Les Miles defended himself while speaking on the SEC media conference call on Wednesday, according to USA Today, taking offense to the Sports Illustrated report that alleges he was in charge of a rogue program during his time at Oklahoma State from 2001-04.
"And the idea that somebody would characterize the program that was run there as anything but right and correct," Miles said. "Did we work hard? You betcha. Did we make tough decisions about starting lineups? You betcha. But every guy was encouraged to get his degree, to stay the course and to fight. And I can tell you that people (former players) that were commenting on the state of the program weren't there long enough to figure it out. And that they heard me tell them, 'Attend class and do the right things,' and heard me routinely. So, I'm going to withhold a further comment. I can tell you that staff, families and friends and anybody that sat in our meeting rooms knew that this thing was done right. I will hold further comment because frankly I want to get a team ready to play against a very quality Kent State, and that's my push. I like my practice. I like my team."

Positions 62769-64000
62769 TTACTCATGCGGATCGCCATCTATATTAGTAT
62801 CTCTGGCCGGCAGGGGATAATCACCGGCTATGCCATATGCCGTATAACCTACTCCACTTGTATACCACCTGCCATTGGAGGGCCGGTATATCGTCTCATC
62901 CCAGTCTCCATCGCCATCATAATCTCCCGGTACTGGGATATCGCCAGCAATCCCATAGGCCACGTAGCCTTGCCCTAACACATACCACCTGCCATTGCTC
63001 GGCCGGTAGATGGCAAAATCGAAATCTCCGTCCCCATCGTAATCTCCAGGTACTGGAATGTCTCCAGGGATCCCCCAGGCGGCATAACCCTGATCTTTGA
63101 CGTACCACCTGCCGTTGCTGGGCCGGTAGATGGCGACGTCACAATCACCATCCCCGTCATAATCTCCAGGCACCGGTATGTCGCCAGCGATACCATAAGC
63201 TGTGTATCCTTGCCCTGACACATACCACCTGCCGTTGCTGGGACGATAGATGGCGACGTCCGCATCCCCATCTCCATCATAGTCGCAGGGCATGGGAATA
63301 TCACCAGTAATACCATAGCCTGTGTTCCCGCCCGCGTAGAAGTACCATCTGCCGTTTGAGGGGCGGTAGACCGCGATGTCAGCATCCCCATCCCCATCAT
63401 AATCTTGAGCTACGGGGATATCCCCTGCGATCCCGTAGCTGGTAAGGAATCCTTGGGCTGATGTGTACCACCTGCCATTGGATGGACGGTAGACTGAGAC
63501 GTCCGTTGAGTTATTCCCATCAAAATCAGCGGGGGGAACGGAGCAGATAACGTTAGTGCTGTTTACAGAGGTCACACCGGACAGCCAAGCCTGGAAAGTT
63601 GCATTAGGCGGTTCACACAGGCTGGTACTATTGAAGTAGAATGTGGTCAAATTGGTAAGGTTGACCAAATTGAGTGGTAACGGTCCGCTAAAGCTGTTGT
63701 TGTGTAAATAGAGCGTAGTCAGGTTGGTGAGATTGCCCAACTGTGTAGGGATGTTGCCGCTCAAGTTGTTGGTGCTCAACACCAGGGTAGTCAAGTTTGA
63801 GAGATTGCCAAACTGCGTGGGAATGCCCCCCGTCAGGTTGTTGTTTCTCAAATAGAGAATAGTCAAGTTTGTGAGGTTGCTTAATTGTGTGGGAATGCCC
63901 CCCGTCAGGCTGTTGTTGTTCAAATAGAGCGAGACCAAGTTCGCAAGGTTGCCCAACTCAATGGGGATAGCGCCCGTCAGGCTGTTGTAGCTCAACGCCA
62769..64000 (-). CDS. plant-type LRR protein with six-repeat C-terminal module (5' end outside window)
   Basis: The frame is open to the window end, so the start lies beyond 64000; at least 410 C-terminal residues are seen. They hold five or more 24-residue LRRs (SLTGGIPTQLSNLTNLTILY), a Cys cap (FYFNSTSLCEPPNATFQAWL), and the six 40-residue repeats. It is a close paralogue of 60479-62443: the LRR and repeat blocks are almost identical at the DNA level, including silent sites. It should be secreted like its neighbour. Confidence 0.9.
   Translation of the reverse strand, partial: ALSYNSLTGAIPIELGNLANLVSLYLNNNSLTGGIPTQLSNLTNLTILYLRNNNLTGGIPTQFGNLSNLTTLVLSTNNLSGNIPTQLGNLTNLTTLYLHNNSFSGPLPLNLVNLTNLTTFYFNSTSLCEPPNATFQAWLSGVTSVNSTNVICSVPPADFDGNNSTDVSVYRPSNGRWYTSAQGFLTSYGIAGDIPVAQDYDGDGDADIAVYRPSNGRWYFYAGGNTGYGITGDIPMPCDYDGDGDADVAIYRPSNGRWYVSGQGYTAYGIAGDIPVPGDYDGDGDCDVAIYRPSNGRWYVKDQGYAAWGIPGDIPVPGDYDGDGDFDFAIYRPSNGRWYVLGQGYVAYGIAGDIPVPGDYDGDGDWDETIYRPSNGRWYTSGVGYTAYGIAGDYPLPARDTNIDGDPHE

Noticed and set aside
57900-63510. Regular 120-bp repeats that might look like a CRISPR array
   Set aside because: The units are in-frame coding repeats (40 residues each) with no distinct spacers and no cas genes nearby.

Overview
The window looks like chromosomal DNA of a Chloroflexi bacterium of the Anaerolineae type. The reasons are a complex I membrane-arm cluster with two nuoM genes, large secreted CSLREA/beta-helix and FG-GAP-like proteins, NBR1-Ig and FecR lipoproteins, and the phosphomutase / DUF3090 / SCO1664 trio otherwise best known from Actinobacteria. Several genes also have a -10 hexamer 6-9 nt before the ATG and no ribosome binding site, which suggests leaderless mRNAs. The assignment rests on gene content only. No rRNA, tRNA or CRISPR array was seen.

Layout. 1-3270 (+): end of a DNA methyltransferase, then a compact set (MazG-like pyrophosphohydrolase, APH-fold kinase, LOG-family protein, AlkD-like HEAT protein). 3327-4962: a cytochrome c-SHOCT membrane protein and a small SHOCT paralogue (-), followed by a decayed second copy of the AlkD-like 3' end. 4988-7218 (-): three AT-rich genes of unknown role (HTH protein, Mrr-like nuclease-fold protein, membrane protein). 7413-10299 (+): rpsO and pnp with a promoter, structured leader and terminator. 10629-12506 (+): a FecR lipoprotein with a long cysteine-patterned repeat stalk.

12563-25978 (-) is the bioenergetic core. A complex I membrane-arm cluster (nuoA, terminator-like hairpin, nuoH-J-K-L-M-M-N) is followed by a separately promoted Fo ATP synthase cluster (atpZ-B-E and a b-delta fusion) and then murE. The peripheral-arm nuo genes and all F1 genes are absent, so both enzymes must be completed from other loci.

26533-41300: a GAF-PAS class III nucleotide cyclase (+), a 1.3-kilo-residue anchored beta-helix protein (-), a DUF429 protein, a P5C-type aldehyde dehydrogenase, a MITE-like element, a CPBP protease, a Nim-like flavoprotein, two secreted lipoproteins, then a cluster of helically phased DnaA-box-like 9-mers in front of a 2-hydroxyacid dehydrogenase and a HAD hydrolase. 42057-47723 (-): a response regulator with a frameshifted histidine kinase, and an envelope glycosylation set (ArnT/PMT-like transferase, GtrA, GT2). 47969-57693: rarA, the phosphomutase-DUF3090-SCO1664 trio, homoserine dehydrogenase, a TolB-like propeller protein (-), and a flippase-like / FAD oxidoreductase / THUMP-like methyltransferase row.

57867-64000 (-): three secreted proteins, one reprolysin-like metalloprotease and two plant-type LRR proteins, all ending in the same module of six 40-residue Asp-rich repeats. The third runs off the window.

Miles also denied any wrongdoing on Saturday night after LSU's 56-17 win over UAB, but at that point, it's unlikely he had read anything or knew any specifics.
In Part 1 of the SI report by George Dohrmann and Thayer Evans, Miles is accused of running a program where boosters had easy and unfettered access to players, and where players were getting paid in plain sight in the locker room. The second part of the report focused on academic improprieties, and it paints Miles as a man who fostered an atmosphere around the team in which football was more important than academics.